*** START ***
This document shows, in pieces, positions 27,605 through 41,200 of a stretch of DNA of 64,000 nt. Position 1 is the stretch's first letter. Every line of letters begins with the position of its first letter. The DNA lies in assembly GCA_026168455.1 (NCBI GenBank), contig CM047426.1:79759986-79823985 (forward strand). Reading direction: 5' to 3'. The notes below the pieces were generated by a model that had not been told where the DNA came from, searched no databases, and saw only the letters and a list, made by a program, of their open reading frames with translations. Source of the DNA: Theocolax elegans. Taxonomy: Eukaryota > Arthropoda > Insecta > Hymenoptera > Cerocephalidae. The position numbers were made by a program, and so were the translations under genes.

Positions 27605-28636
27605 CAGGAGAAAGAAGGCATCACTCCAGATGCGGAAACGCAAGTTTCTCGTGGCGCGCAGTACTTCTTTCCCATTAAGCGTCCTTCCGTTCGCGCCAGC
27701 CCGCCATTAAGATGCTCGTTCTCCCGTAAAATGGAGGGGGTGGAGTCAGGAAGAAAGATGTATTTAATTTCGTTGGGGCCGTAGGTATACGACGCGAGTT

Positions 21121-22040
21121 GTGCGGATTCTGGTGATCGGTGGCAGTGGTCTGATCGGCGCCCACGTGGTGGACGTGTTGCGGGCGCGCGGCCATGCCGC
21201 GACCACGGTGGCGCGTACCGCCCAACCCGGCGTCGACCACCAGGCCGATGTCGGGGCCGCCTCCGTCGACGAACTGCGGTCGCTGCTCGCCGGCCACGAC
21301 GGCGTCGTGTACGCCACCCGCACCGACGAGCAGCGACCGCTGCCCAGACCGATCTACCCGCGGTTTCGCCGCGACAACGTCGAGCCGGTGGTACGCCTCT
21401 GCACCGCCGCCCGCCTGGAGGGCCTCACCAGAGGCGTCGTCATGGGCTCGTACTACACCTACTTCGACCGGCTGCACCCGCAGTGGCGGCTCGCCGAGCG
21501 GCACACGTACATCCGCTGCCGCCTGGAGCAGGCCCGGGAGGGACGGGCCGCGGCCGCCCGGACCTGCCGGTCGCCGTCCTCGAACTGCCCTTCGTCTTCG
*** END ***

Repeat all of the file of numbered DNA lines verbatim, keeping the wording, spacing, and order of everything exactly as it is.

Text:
This document shows, in pieces, positions 27,605 through 41,200 of a stretch of DNA of 64,000 nt. Position 1 is the stretch's first letter. Every line of letters begins with the position of its first letter. The DNA lies in assembly GCA_026168455.1 (NCBI GenBank), contig CM047426.1:79759986-79823985 (forward strand). Reading direction: 5' to 3'. The notes below the pieces were generated by a model that had not been told where the DNA came from, searched no databases, and saw only the letters and a list, made by a program, of their open reading frames with translations. Source of the DNA: Theocolax elegans. Taxonomy: Eukaryota > Arthropoda > Insecta > Hymenoptera > Cerocephalidae. The position numbers were made by a program, and so were the translations under genes.

Positions 27605-28636
27605 CAGGAGAAAGAAGGCATCACTCCAGATGCGGAAACGCAAGTTTCTCGTGGCGCGCAGTACTTCTTTCCCATTAAGCGTCCTTCCGTTCGCGCCAGC
27701 CCGCCATTAAGATGCTCGTTCTCCCGTAAAATGGAGGGGGTGGAGTCAGGAAGAAAGATGTATTTAATTTCGTTGGGGCCGTAGGTATACGACGCGAGTT

Positions 21121-22040
21121 GTGCGGATTCTGGTGATCGGTGGCAGTGGTCTGATCGGCGCCCACGTGGTGGACGTGTTGCGGGCGCGCGGCCATGCCGC
21201 GACCACGGTGGCGCGTACCGCCCAACCCGGCGTCGACCACCAGGCCGATGTCGGGGCCGCCTCCGTCGACGAACTGCGGTCGCTGCTCGCCGGCCACGAC
21301 GGCGTCGTGTACGCCACCCGCACCGACGAGCAGCGACCGCTGCCCAGACCGATCTACCCGCGGTTTCGCCGCGACAACGTCGAGCCGGTGGTACGCCTCT
21401 GCACCGCCGCCCGCCTGGAGGGCCTCACCAGAGGCGTCGTCATGGGCTCGTACTACACCTACTTCGACCGGCTGCACCCGCAGTGGCGGCTCGCCGAGCG
21501 GCACACGTACATCCGCTGCCGCCTGGAGCAGGCCCGGGAGGGACGGGCCGCGGCCGCCCGGACCTGCCGGTCGCCGTCCTCGAACTGCCCTTCGTCTTCG